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The Musical Event of the Year 2007: Dresden Premiere of Alfred Schnittke’s Symphony No. 9

The premiere of Alfred Schnittke’s Ninth Symphony on 16 June 2007 in the Dresden Frauenkirche by the Dresden Philharmonic under Dennis Russell Davies is the music world’s largest media event of the year. Shortly before his death on 3 August 1998 and gravely marked by illness, Alfred Schnittke committed his third-movement Ninth Symphony to paper with a shaky hand. Schnittke’s widow, Irina, regarded the score as a kind of testament after her husband’s death and repeatedly attempted to find one of his colleagues who could decipher and, where necessary, carefully complete and correct the score, which was difficult to read in places. After two unsuccessful and/or incomplete reconstruction attempts by other composers, it was finally possible to engage the Russian composer Alexander Raskatov, born in 1953. He developed the idea of adding a completely independent composition to the work in the sense of an epilogue, which would also be premiered in Dresden. He entitled this vocal-symphonic work “Nunc dimittis,” setting texts by Joseph Brodsky and the Orthodox monk Starets Siluan. Raskatov stresses the fact that he regards “Nunc dimittis” as separate from the Schnittke Symphony, also recommending it for separate performance. At any rate, he always had the feeling that Schnittke had thought of a fourth movement whilst he (Raskatov) was reconstructing the autograph.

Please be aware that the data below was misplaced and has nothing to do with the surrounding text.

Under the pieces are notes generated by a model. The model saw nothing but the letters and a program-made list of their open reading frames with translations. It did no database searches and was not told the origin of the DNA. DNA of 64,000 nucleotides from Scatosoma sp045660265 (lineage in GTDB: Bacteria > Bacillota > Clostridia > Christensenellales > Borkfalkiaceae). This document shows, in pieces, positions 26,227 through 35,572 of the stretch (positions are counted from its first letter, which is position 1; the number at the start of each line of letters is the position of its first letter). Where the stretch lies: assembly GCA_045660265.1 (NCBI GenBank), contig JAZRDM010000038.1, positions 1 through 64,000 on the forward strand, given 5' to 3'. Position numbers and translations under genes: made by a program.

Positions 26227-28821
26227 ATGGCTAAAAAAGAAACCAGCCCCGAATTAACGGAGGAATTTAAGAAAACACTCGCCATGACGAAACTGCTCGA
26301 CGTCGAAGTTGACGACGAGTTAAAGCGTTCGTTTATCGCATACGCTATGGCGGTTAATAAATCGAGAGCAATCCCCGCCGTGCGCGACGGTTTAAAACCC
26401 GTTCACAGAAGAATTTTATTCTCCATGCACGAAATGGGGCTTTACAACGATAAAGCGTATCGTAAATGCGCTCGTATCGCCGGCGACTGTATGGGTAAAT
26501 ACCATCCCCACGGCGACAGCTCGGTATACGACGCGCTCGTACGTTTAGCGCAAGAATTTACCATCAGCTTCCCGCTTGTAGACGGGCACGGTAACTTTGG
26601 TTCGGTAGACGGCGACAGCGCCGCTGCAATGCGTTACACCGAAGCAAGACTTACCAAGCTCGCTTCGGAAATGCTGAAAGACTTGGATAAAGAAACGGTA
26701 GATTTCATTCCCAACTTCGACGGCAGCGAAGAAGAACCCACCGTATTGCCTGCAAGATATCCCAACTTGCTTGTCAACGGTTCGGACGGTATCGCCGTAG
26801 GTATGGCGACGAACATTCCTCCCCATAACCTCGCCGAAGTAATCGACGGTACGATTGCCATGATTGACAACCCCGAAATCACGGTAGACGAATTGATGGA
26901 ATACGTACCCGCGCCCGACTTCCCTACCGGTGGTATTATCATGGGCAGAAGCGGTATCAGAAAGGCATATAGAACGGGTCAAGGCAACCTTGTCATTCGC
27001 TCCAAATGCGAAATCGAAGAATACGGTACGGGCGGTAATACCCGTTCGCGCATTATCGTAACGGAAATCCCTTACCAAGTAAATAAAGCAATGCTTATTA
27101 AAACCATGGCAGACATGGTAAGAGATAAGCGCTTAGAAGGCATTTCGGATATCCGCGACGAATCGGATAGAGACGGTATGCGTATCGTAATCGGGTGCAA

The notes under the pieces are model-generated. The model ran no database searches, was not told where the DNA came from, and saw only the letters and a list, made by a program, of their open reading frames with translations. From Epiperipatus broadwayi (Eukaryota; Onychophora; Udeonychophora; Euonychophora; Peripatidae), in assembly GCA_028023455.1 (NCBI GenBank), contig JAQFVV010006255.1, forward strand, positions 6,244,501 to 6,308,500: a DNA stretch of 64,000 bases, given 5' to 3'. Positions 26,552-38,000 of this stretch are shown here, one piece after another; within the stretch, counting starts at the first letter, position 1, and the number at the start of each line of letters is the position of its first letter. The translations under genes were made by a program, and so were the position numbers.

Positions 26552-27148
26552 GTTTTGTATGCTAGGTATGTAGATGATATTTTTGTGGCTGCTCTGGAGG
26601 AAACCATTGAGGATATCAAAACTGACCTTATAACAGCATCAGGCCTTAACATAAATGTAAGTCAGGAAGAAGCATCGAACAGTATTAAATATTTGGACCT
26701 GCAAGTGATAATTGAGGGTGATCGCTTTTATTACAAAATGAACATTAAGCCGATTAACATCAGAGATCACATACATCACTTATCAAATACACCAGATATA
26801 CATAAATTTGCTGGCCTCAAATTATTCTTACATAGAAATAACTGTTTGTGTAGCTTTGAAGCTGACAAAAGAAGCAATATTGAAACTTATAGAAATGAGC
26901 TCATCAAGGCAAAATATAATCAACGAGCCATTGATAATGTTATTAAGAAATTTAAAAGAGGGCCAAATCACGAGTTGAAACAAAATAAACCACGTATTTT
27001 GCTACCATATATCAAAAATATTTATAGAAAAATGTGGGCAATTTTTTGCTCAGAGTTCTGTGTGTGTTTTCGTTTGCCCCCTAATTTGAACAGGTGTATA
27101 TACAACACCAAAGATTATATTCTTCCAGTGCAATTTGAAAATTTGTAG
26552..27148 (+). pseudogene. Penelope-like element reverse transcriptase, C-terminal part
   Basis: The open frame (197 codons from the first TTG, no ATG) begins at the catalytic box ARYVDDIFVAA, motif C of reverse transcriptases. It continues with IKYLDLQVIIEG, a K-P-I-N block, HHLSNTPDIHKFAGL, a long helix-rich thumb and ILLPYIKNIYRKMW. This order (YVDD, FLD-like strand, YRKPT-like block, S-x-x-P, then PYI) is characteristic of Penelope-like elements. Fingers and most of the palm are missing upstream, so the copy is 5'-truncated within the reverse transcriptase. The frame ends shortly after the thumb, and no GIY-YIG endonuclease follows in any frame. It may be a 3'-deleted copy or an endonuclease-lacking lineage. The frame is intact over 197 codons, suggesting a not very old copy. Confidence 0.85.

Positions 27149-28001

The passage “Nunc dimittis” is taken from Simeon’s song of praise from the Gospel According to St. Luke (Luke 2: 29-32) and relates to the aged Simeon with the words “Now Lord, thou dost let Thy bond-servant depart.” Simeon encounters the Christ Child shortly before his death and can only then die in peace. Raskatov: “Both texts are exactly in tune with the idea of the ‘farewell,’ the idea of this symphony. This was also decisive for my selection.”

Further performances of the Ninth Symphony will take place in New York (7 November 2007) and Linz (26 April 2008).